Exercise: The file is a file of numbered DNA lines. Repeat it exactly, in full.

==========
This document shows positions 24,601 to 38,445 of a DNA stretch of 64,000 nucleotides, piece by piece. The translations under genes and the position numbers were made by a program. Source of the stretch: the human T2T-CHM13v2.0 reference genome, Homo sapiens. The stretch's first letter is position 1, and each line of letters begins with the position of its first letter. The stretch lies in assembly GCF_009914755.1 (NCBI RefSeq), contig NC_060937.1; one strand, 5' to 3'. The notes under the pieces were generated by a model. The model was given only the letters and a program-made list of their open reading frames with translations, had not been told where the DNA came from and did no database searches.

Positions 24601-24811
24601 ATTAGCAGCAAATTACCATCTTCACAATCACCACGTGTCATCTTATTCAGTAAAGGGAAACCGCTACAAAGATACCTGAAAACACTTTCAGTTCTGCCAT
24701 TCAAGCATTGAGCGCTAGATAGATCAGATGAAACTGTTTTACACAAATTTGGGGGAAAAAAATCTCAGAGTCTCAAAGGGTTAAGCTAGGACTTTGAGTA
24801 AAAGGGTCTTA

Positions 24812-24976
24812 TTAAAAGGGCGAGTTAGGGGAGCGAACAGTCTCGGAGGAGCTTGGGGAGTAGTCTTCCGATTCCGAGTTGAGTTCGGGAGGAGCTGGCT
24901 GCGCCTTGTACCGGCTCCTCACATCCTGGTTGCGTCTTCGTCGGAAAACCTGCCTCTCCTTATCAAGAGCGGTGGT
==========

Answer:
This document shows positions 24,601 to 38,445 of a DNA stretch of 64,000 nucleotides, piece by piece. The translations under genes and the position numbers were made by a program. Source of the stretch: the human T2T-CHM13v2.0 reference genome, Homo sapiens. The stretch's first letter is position 1, and each line of letters begins with the position of its first letter. The stretch lies in assembly GCF_009914755.1 (NCBI RefSeq), contig NC_060937.1; one strand, 5' to 3'. The notes under the pieces were generated by a model. The model was given only the letters and a program-made list of their open reading frames with translations, had not been told where the DNA came from and did no database searches.

Positions 24601-24811
24601 ATTAGCAGCAAATTACCATCTTCACAATCACCACGTGTCATCTTATTCAGTAAAGGGAAACCGCTACAAAGATACCTGAAAACACTTTCAGTTCTGCCAT
24701 TCAAGCATTGAGCGCTAGATAGATCAGATGAAACTGTTTTACACAAATTTGGGGGAAAAAAATCTCAGAGTCTCAAAGGGTTAAGCTAGGACTTTGAGTA
24801 AAAGGGTCTTA

Positions 24812-24976
24812 TTAAAAGGGCGAGTTAGGGGAGCGAACAGTCTCGGAGGAGCTTGGGGAGTAGTCTTCCGATTCCGAGTTGAGTTCGGGAGGAGCTGGCT
24901 GCGCCTTGTACCGGCTCCTCACATCCTGGTTGCGTCTTCGTCGGAAAACCTGCCTCTCCTTATCAAGAGCGGTGGT